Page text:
Take a Hike: Getting Around the Neighborhood on Millie’s Way | The Harvard Press | Features | Feature Articles

Millie’s Path is a short, scenic trail that connects Lancaster County Road and Old Mill Road behind the Foxglove Apartments and office buildings that face Ayer Road. The trail was built by volunteers in 1994 to give apartment residents walking access to the Carlson Farmhouse Kiosk on Ayer Road, where the post office is currently located.

At the Carlson kiosk, basic groceries, daily and Sunday papers, hot coffee, breakfast and lunch, seasonal food, and gifts could be purchased with help from city gossip. The path between the apartments and Carlson’s kiosk was the perfect example of walking into town.

This pedestrian loop, with Millie’s Path as an essential link, crosses areas of historical, natural, sporting, agricultural and / or commercial interest. It can be as short as a mile or combined with other destinations, such as the Harvard Alpaca Ranch. Or I could do a few laps around McCurdy Track before continuing on the walking loop. It is possible to walk to Red Tail Golf Club or to Barnum Road in Devens from this loop.

So to start, I parked the car at McCurdy Track, although I could have parked at the post office, Charlie Waite’s lot, or my dentist’s office and picked up the loop from where I left. parked.

From the trail I wandered the lovely nature trail behind it, keeping the trail behind my back until I came to a stone wall with houses on the other side. I walked through the breach in the stone wall at the Harvard Conservation Land city sign. The maps have called this the land of stone conservation. There, the path leaves the woods and opens into a lawn. One mowed strip cuts directly across the field and another mowed strip goes around the perimeter.

I turned right. Where the perimeter of the field began to turn, a Harvard Conservation Trust sign on a tree to my right pointed to a spot that went into the woods and by the edge of Bowers Creek. It is a good place for blueberries or to study the stream.

I went back to the field and the mowed path and looked for an opening in the trees to exit onto Old Mill Road. Across the road is an old farmhouse with pretty fields on either side. A cracked mill stone is on display in the courtyard, attesting to the history of this road.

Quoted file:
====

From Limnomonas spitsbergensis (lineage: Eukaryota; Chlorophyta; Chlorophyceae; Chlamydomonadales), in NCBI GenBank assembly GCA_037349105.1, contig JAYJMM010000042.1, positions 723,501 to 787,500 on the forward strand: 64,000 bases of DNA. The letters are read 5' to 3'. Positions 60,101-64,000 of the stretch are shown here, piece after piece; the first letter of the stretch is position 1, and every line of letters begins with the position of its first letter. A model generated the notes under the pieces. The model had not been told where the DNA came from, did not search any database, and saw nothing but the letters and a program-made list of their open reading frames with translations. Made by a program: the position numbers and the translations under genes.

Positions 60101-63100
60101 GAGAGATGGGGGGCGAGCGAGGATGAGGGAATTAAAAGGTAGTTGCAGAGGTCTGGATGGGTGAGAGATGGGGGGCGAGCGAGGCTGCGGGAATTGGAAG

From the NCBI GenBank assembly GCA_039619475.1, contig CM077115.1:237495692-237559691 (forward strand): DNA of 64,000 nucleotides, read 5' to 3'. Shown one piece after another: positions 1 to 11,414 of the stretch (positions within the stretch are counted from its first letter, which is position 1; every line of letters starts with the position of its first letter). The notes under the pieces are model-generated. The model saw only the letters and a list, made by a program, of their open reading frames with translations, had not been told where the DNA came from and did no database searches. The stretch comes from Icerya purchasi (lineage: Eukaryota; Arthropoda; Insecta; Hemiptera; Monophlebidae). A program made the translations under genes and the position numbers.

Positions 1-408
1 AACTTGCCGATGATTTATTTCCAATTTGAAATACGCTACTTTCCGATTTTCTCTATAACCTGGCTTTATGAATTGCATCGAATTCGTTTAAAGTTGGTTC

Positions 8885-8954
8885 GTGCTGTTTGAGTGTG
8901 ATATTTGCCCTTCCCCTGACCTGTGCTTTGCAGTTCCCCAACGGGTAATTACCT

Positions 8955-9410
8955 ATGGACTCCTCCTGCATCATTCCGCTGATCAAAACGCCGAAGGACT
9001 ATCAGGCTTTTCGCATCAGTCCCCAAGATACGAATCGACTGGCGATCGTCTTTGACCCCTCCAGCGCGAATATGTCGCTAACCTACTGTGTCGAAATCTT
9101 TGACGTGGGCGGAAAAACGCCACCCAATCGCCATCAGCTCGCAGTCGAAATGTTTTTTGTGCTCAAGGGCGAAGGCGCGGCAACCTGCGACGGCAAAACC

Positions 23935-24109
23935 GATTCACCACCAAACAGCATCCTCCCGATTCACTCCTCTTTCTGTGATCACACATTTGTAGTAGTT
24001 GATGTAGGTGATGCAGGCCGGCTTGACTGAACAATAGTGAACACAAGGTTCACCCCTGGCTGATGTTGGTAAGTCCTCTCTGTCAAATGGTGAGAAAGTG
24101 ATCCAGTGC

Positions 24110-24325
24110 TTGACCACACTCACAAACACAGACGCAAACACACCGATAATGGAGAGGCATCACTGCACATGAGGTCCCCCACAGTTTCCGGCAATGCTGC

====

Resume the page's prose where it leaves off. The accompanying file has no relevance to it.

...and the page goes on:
Old Mill Pond, also known as Golden’s Pond, glistened as I passed it towards Ayer Road, scanning the side of the road for a worn area on the ground leading into the woods and climb up Millie’s Path. This part of the road, from Old Mill Road to the Foxglove Apartments, is on private undeveloped property which is for sale. A snowmobile trail, just in front of Millie’s Path, leads through the woods to Sorrento’s Pizza.

The turtles were resting on the fallen tree trunks in the mill pond. A small path off the trail leads to the sound of rushing water. I carefully followed this little path and saw the pond water falling over a dam to the creek that ripples under Old Mill Road and into the wetlands.

Millie’s Path

Millie’s Path is a really nice trail. Its width, the feel of the ground, its curvy style, the feeling of security, are all heartwarming and relaxing. The trail is below the hectic pace of traffic on Ayer Road but overlooks the graceful flowing water at Bowers Brook.

Large quantities of acorns lay on the path. Birdsong was in the air. At Foxglove Apartments, a bench has been placed at the edge of the high ground overlooking the S-shaped curves of the stream below. The foxglove and office buildings can be accessed from here by crossing a garden with raised beds and the parking lot. Beyond the apartments is a building with a dental and chiropractic practice, facing Ayer Road. It looks like the highest point of this short trail.

The trail continues to follow the creek, on sidewalks in wet places, down to the water’s edge. You can see the remains of a stone wall and the places where the water cuts the edge of the land like a scene from “Wind in the Willows”.

Behind the Acton Medical building, the trail ends in a small field, the far edge of which touches Ayer Road. A barely visible path along the hedge ends at Lancaster County Road and the paved access to a fire pond. The road immediately passes over a bridge crossing Bowers Creek. The back entrance to the post office is a few meters beyond, at the intersection with Gebo Lane.

I crossed Gebo Lane on Charlie Waite Field. Walking along the playgrounds, parallel to Lancaster County Road, I came to a break in the hedge at a large boulder, behind Harvard Green. The track is across the road and I could see my car in the parking lot.

One of my goals for understanding this loop was not to have to cross Ayer Road, but if a dunkin ‘cafe is a necessity, a path could be drawn through, perhaps, the playing fields and the grounds. uninhabited adjacent for sale. Another thought when creating this particular loop was to avoid walking along Ayer Road where the traffic is loud, blows up dust and dust, and feels unsafe.


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